Data Entry Services
As the executive sous chef of Masaharu Morimoto’s glitzy, eponymous restaurant Morimoto (88 10th Avenue, 212-989-8883), Matt Hudack builds on the knowledge he’s gained throughout his career, never missing an opportunity to learn new things. Here he discusses chef’s schedules, the mentors who’ve shaped his cooking, and why you won’t be seeing him challenging Morimoto to any karaoke battles.
Where are you from?
I grew up in Newton, Massachusetts, about a five-minute drive from downtown Boston.
Why did you decide to go into the industry?
I got into it because of one restaurant and one guy: Giordano’s on Martha’s Vineyard and the main man over there, Buster Giordano. I worked for him for five years, through college during the summers. If you want to learn something about work ethic, respect, and having a great time through all the long hours and 120 degree days in the kitchen…he was the reason why. He taught me how to love what you do, to own it, to give a shit about everyone and everything in the restaurant and to be successful at it. By my last year there, I was helping run the joint with his brother and his three sons. It was my last summer after I graduated from college with an economics degree, and I knew I didn’t want to work in an office. Buster pulled me aside and asked me why didn’t I go to culinary school, because I was built for this life. I thought about it for a couple days, looked into CIA (Culinary Institute of America), and three months later I was gone, up to Hyde Park NY.
What inspires you to cook?
I like to make people happy and I think food can be one of those things that can really turn someone’s mood around. Think about the times where you had such an awful day, and you worked so hard and nothing went right, but you stopped at your favorite burger place with a couple of friends and had a beer and crushed a great burger — it’s like, for that moment, everything else in the world kind of goes away. It’s like that for me when I get to create or be part of the experience. When someone comes up to me afterwards and says with the most sincere eyes and honest tone that they had the time of their life for that little moment in their day or week, that they felt that escape…I remember the first time I ate at Le Bernarndin. I walked out after the meal and said to my friend that I felt like I just got back from vacation. Also, one other thing is, what kind of office job do you know where you can run around, scream and yell, crack jokes, and swear all day long? It makes you feel young.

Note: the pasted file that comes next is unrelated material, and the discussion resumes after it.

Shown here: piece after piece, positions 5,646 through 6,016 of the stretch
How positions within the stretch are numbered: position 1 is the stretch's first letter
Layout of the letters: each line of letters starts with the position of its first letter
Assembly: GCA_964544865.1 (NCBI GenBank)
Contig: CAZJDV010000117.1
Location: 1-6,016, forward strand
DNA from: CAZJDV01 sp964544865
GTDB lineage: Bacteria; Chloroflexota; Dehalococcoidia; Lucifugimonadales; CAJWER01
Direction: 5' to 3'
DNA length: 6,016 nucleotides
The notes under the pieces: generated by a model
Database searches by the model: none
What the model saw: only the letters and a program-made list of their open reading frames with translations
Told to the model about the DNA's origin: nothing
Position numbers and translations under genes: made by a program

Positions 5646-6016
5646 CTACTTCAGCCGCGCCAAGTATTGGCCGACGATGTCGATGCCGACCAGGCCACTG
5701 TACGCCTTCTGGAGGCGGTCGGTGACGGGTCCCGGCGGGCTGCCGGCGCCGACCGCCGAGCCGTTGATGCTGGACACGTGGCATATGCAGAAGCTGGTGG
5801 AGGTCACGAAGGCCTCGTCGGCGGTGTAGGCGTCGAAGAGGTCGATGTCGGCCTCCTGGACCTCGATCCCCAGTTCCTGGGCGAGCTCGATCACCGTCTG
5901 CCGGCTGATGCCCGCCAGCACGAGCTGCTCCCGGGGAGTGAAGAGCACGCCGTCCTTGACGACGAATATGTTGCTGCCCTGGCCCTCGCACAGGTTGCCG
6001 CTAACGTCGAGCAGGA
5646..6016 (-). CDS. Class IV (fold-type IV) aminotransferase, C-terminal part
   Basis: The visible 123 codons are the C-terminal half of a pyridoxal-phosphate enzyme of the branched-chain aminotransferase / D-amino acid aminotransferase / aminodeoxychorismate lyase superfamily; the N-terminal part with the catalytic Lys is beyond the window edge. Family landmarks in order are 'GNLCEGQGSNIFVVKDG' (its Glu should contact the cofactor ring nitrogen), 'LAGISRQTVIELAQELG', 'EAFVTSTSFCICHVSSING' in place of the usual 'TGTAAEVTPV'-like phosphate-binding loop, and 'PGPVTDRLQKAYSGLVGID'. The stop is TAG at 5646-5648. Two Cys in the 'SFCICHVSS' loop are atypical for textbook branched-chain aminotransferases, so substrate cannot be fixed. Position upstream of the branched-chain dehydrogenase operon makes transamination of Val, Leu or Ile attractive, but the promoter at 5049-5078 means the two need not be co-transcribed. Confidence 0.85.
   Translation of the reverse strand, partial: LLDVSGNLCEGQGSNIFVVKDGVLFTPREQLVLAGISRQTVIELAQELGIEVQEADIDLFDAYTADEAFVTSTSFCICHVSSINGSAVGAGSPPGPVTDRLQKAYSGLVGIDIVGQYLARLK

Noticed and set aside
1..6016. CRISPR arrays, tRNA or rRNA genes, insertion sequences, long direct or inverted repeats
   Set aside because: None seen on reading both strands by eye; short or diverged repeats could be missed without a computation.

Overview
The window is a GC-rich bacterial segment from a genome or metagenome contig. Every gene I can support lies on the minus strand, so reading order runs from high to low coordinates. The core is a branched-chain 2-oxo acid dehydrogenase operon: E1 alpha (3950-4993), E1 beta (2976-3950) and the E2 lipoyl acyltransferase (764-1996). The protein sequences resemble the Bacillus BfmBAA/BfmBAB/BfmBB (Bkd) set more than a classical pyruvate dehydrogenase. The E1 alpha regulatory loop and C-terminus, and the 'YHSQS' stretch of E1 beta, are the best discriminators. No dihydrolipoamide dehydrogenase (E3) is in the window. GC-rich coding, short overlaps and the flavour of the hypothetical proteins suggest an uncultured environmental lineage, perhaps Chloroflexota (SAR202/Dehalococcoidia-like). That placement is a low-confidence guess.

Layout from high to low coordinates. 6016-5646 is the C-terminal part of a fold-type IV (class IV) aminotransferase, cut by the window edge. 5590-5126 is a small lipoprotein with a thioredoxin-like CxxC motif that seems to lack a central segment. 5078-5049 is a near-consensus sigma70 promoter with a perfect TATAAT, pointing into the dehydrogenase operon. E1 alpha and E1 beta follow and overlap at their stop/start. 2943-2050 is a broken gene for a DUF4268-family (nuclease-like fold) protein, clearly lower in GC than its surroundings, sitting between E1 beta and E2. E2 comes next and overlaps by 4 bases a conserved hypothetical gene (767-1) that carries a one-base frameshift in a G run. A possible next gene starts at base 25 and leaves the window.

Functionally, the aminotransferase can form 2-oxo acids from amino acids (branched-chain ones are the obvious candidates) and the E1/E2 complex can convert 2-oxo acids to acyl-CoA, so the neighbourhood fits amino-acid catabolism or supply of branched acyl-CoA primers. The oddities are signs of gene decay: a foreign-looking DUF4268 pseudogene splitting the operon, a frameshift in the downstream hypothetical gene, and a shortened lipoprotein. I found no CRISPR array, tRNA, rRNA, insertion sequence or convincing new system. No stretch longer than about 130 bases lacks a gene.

What is it like executing someone else’s vision?
It’s great. It can be tough at times, sure, but that’s how you learn. That’s how you build a foundation so that one day it’s you who is delivering the vision. People get mad and bogged down and tend to make excuses, but instead you need to remember everything you learned so that you don’t mess it up someday. There will be a day when you need to know how to set up the best station, or roast the best meat, or build the most beautiful plate, and you’ll be happy to have had that experience and education.
What’s the end goal?
That’s a hard one. I got started a little later than some — I was 26 when I first came to NYC, so I need a little more time to build myself up before I take that plunge. I think someday it would be amazing to have a few restaurants, and be able to look at the first one and say, “That’s where it started,” and look at what I built with determination, vision, and hard work.
What are your hours like?